QoD: How many states do not have state income taxes?
Did you know that most people have to file tax returns for BOTH federal AND state income taxes? Listed below are 7 states that do not (as of 1/10/2020) have state income taxes.
Answer: 7: Alaska, Florida, Nevada, South Dakota, Texas, Washington, and Wyoming
Find the top tax rate for your state here:
Note: Tennessee and New Hampshire tax investment income.
- How does your state's tax rate compare to other neighboring states?
- Do you think that states that have high state income tax rates (e.g., CA and NY) have to pay higher salaries to compensate employees for these high taxes?
- Can you name common taxes that people pay other than state and federal income taxes?
Behind the numbers: (Business Insider)
But living in a state with no income tax doesn't necessarily mean you're getting off scot-free. Texas and New Hampshire, for instance, may not tax your earnings, but they do have some of the highest property tax rates in the country, which could ding you if you're a property owner.
Likewise, Tennessee doesn't tax your paycheck, but it will get you in the checkout line. The state has one of the highest sales tax rates in the country at 7%.
Good news for those wondering about updated tax resources. NGPF recently updated the Taxes Unit!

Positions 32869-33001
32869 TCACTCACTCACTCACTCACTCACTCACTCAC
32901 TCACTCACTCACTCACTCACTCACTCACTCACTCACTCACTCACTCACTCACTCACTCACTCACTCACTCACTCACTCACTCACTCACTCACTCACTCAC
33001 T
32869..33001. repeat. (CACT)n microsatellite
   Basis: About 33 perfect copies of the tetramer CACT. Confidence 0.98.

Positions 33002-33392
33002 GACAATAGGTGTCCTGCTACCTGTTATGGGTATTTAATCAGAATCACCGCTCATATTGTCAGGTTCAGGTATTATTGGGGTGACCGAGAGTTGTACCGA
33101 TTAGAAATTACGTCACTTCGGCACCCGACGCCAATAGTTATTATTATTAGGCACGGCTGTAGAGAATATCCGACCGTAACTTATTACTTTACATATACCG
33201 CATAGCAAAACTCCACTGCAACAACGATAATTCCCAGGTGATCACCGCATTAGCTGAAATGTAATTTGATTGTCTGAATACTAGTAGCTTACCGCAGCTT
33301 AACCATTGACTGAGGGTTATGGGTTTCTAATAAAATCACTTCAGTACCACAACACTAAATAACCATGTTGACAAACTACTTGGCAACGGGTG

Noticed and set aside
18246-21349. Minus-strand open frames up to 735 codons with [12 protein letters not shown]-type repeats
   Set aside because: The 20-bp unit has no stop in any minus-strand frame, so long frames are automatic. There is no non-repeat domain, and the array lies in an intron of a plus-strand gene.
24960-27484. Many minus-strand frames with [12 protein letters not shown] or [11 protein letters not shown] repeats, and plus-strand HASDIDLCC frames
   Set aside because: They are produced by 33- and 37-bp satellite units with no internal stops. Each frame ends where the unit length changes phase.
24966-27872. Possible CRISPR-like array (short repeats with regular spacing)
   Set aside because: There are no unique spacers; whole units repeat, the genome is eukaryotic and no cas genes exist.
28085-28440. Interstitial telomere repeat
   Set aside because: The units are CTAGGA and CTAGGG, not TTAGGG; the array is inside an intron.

About the Authors
Beth Tallman entered the working world armed with an M.B.A. in finance and thoroughly enjoyed her first career working in manufacturing and telecommunications, including a stint overseas. She took advantage of an involuntary separation to try teaching high school math, something she had always dreamed of doing. When fate stepped in once again, Beth jumped on the opportunity to combine her passion for numbers, money, and education to develop curriculum and teach personal finance at Oberlin College. Beth now spends her time writing on personal finance and financial education, conducting student workshops, and developing finance curricula and educational content. She is also the Treasurer of Ohio Jump$tart Coalition for Personal Financial Literacy.
Tim's saving habits started at seven when a neighbor with a broken hip gave him a dog walking job. Her recovery, which took almost a year, resulted in Tim getting to know the bank tellers quite well (and accumulating a savings account balance of over $300!). His recent entrepreneurial adventures have included driving a shredding truck, analyzing executive compensation packages for Fortune 500 companies and helping families make better college financing decisions. After volunteering in 2010 to create and teach a personal finance program at Eastside College Prep in East Palo Alto, Tim saw firsthand the impact of an engaging and activity-based curriculum, which inspired him to start a new non-profit, Next Gen Personal Finance.
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